mac said:

    In Mumbai (Bombay) conversions from gas powered vehicles to nat gas has hit 3.000 per month. Transit buses, government vehicles. private cars and trucks.


     

    Like this? That’s me, sitting in a gas powered vehicle in Mumbai.

     

     

    RR

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  16. By mac on August 19, 2011 at 5:02 pm

    Okay Robert,

    Like I said. CNG powered vehicles are ICE. What’s the problem ?
    I will try to dig up a photo of me sitting in a gas powered ICE.

    Happy now ?

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  17. By paul-n on August 19, 2011 at 5:03 pm

    But, how many of these deals would or should Congress be willing to fund?

    The answer is zero.  The whole point of this is that congress gets out of making deals altogether.  The first 500 million gal produced gets the $2/gal – that is pretty simple, and is not subject to backroom deals.

     

    A few sweetheart deals for the lucky winners doesn’t strike me as having much public purpose,

    Agreed, and that is the situation we have now – a few, large, sweetheart deals to the well connected, and some spectacular failures – no public purpose has been achieved.  Are we prepared to admit the “deal making” model doesn’t work and try something new?

    unless somehow this leads to scale – many, not just a few 50 million gallon/year plants.

    Well, before we can build many, we need one, and nobody has even done that yet.  In fact, before we build one 50mgy, how about one 1 mgy cellulosic plant – no one even has that yet.  

    I would suggest if it gets to the point where the 500m gal has been produced, then we are “at scale”.  If this is not enough volume for you to define scale – the point at which large scale production can carry on without subsidy, then how much subsidised volume do you need? 5bn, 50, 500bn?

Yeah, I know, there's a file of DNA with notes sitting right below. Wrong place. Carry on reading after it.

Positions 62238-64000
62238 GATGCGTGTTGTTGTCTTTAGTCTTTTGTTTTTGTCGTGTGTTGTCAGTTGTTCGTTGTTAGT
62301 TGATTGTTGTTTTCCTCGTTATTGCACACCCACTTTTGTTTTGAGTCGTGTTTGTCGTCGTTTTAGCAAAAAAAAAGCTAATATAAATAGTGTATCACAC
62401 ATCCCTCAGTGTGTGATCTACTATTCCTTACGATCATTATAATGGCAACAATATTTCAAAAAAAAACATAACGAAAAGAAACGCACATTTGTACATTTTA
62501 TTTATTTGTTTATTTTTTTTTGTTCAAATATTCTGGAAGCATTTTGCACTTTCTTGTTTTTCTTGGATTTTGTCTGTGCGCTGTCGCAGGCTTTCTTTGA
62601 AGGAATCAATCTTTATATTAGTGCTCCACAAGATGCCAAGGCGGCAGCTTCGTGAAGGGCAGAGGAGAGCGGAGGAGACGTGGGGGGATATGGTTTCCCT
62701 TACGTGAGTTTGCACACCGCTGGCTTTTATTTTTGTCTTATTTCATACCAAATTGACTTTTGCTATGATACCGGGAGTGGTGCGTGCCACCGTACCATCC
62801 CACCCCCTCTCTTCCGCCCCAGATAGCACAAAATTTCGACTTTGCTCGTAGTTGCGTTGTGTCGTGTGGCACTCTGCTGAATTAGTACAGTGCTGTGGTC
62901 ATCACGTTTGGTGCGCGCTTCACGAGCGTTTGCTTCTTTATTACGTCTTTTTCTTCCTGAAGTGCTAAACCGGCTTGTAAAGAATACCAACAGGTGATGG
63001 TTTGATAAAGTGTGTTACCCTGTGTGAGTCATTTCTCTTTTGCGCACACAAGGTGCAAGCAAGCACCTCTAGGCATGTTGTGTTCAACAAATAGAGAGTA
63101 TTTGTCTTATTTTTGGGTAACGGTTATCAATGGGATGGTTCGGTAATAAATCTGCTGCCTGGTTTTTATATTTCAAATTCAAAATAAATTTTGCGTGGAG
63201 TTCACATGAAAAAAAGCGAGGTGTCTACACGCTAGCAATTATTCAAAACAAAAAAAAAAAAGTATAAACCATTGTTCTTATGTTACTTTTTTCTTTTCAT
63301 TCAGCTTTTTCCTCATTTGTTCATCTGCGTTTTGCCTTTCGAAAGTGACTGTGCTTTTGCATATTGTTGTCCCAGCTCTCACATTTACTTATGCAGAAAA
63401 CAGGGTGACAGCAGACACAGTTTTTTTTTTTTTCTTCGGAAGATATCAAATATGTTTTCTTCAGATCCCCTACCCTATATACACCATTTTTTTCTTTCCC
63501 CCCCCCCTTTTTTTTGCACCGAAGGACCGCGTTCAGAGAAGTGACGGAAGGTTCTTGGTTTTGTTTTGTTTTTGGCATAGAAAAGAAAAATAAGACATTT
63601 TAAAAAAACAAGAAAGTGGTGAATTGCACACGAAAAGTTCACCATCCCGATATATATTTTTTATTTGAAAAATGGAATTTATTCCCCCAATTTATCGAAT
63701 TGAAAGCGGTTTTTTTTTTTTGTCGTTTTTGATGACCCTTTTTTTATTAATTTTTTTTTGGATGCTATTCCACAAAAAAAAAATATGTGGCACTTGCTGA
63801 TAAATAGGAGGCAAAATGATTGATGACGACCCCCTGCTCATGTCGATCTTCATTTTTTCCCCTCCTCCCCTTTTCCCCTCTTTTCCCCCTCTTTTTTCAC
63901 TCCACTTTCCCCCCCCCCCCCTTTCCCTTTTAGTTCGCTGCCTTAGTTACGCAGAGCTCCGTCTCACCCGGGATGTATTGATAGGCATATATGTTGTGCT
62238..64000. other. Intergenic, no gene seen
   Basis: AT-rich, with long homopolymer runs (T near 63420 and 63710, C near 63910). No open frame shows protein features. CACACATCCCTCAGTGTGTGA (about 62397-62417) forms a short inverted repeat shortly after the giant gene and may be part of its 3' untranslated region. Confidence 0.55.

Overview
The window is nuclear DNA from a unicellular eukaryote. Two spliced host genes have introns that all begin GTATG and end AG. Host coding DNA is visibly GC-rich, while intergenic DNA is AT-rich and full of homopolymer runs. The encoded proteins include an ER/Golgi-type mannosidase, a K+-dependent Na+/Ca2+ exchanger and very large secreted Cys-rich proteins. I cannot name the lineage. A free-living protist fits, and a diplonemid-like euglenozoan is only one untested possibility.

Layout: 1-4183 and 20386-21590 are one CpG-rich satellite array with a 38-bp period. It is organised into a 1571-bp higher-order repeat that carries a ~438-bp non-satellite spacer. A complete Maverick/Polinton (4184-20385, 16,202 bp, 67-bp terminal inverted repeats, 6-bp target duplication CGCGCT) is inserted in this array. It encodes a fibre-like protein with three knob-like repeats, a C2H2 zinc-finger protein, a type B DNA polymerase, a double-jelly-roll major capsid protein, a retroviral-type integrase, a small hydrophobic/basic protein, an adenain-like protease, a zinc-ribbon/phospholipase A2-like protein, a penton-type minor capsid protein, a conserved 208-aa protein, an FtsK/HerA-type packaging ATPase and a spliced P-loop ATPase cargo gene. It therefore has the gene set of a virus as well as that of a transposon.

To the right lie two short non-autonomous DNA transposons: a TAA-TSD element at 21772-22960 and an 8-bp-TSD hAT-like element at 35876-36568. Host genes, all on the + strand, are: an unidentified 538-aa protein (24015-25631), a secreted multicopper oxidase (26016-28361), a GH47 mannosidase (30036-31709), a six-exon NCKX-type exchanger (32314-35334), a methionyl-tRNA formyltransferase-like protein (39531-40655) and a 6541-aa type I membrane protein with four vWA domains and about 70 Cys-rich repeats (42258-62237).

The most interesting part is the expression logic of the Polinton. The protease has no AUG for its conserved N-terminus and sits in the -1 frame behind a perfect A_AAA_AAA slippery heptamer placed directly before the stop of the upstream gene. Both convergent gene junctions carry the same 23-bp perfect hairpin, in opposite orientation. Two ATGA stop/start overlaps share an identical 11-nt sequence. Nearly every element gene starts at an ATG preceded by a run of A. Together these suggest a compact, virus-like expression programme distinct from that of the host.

Until someone produces something, all of the arguments about volume are academic.  Surely it is up to the cellulosic industry to show they can produce anything at all before goverment gives them any more money/incentive/mandate?

    I’ll bet the Egyptians first learned how to lay blocks before they worried about how high to build the pyramids – the cellulosic industry might do well do adopt some of that sort of old school thinking.  

    This sort of incentive model puts an end to the lobbying and deal making – the only thing that counts, and gets rewarded, is actually producing. The government can then turn a blind ear to all the hype and just wait for the goods.

    May the best fuel win.

     

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  18. By RickJ on August 19, 2011 at 3:27 am

    There is a much better, but under appreciated, alternative to conversion of biomass to liquid fuels. Every day, we burn large quantities of perfectly good vehicle fuels such as natural gas, liqufied petroleum gas (LPG) and heating oil (which refineries can upgrade to diesel) for low grade heat. Biomass combustion in modern, clean burning furnaces can satisfy many of these residential, commercial and industrial space and water heating needs, freeing the flexible gas and liquid fuels for use in transport. This subsititution approach is far more efficient and less costly than direct conversion – yet has exactly the same environmental and energy security benefits – and requires no Big Science, venture capital or government loan guarantees. Perhaps that is why we have no major programs to encourage biomass furnaces and conversion of vehicles to run on LPG and natural gas. Until biomass has displaced all high grade fuels from low temperature heating applications, it is pointless converting biomass directly to liquid or gaseous fuels.

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  19. By moiety on August 19, 2011 at 3:41 am

    Walt said:

     

    Press Release: Coskata, Inc. Introduces Next Generation Ethanol –
     

    Technology to Produce Ethanol for Less Than a Dollar per Gallon